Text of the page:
Over at Shenanigans
awhile back, I opined
that Paul Wells
at his best
was my favourite Canadian columnist (please note that I don't include Mark Steyn
in that category; there is a difference between being a columnist in Canada, and being a Canadian columnist - Steyn is the former, not the latter).
Unfortuntately, Paul is not at his best right now. And I'm not just saying that because he was hoping for a Kerry victory. Sullivan
was hoping for a Kerry victory, and he's been as readable as ever. No, I'm disappointed with Wells for allowing his writing to deteriorate into a complete and utter shambles. It's embarrassing. Yes, this is the pot calling the kettle black, but I sell insurance for a living people, not my written opinions. I expect Wells to write better than I do because he's a better writer
, for heaven's sake.
His recent blog entry on the Democrats' defeat
is particularly poor. Angry Paul works; bummed Paul doesn't. You know we're in for some cheap prose when he starts off recycling unclever Bush-won-it's-the-end-of-the-world hyperbole:
"...the results are in. Bullets, please, and save one for me for after I log off..."
My shoulders slump, but I continue reading out of loyalty and a misguided hope the piece will improve. It does not.
The majestic Howard Dean coalition — youth, new voters, the "wired," the "disenfranchised" — remains the France of electoral coalition-building: genuinely useful, if only it would freaking show up for the freaking fight.
This from the man who short weeks ago penned these words
about France-bashers in the media:
It would be just swell if the editorialists at the Globe and Mail would resist the urge to write patronizing crap about France.
...as opposed to Wells' patronizing words of wisdom about France we're left to presume. The descent continues.
So the next time some candidate enjoys a surge of popularity among Hitherto Disenfranchised Urban Youth — especially if he claims an advantage among cell-phone users and bloggers — bet heavy against him. He's dooooooooooomed.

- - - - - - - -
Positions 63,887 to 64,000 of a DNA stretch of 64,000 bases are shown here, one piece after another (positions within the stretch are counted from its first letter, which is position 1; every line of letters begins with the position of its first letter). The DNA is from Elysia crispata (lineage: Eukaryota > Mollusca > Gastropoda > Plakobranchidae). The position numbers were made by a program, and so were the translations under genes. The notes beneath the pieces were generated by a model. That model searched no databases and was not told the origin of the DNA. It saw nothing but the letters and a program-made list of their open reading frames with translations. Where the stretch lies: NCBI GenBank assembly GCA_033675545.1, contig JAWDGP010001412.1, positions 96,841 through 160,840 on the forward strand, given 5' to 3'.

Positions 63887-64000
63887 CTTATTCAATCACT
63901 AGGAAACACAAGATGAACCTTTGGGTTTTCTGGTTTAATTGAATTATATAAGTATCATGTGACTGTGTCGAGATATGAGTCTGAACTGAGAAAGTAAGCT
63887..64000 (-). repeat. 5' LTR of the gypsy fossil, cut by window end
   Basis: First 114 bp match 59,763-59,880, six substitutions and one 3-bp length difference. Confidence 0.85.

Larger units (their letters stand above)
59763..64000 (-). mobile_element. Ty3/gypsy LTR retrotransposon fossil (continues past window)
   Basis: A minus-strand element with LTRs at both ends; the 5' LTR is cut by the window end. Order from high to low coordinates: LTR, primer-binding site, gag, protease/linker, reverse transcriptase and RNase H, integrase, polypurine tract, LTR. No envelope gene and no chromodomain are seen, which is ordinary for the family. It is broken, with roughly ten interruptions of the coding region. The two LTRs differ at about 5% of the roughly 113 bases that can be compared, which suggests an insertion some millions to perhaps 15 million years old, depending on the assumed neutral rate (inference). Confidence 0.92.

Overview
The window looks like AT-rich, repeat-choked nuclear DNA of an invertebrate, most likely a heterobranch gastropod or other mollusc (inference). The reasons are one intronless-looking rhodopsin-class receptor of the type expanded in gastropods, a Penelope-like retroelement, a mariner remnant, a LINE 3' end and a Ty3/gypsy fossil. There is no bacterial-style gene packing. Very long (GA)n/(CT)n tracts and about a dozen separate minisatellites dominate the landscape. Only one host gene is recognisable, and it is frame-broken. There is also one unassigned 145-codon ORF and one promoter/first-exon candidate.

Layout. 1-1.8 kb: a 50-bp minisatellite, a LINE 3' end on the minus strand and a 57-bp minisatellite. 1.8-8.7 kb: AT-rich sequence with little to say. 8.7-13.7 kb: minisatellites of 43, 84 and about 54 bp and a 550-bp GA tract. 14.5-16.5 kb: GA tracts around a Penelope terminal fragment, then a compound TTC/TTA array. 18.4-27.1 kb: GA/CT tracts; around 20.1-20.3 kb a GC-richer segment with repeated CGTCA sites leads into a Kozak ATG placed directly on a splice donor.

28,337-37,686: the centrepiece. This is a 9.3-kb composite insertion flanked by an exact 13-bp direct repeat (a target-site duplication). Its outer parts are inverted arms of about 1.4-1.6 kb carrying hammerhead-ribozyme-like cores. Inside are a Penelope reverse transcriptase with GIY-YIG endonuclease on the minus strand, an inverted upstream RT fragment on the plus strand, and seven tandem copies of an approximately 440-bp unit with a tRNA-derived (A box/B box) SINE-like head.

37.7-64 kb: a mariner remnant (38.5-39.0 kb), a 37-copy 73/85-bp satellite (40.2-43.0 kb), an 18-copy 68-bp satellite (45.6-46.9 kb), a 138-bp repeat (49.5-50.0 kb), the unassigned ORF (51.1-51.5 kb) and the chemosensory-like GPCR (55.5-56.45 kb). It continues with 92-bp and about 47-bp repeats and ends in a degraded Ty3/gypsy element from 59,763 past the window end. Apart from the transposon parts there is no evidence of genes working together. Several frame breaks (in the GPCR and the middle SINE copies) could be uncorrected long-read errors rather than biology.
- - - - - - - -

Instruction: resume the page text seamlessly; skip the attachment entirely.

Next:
I guess Paul didn't get the CBS/Democratic Party memo
that outlines precisely how blogs are eeeeeeeeeeevil (if he can use that many o's, I can use that many e's) puppets of the Rove White House:
DAN RATHER: One would expect that the blogging machine which the White House and the Bush-Cheney campaign has used for any number of purposes over their four years will start now, if it hasn't started already, to say, listen, Kerry-Edwards, for the good of the country, need to concede.
ED BRADLEY: I'm sure it's started already. If we could tune into the Internet we'd see that people are already saying that now. That's certainly the drum the White House is beating. (thanks to Shamrocks)
I wonder how many conservative cell-phone-owning bloggers voted in both the Canadian and U.S. elections this year Paul? When is the real commentary coming? Should I even bother continuing? What the hell, I'm getting close to the end.
Bush has pursued an unpopular war and a ruinous economic policy — cheered on, especially in the latter course, by people who used to claim they were against fiscal irresponsibility when it was practised by Canadian Liberals — and, if democracy is to have any meaning, the only lesson he can take from this election is that he must continue unimpeded in both pursuits.
I should have followed my better instincts and stopped while I was behind. So "if democracy is to have any meaning" I can't vote for a guy who's right on one issue of overwhelming importance, but wrong on another of slightly lesser weight because "the only lesson he can take...is that he must continue unimpeded in both pursuits?" Hunh? My first-year logic professor would have chased me from the lecture hall with a yardstick if I'd tried to pass that sort of garbage off on him. Who are you, and what have you done with Paul Wells?
Lastly - and I sincerely hope I won't years from now point to this as the moment Wells jumped the damned shark - he serves up this steaming, fetid Howard Dean impersonation:
Mark Steyn threatened, in his Spectator column, to quit writing if he was wrong in his prediction of a Bush victory. I don't ever want Mark to quit writing, but I had hoped he would continue because he had reconsidered, not that he would continue because he was right in predicting a Bush victory. Arrrgh, is all I can say.
Really. A professional writer, and that's all you can say. Horsefeathers. I've seen what you can say, and "Arrrgh" doesn't cut it, buddy (with apologies to John and Dusty
, who generally have plenty to say).
Next time, Paul, do me a favour and start with the primal roar. We'll have it be our own private code that lets me know you have nothing of value to share today, and I won't have to waste so much time reading uninspired pap.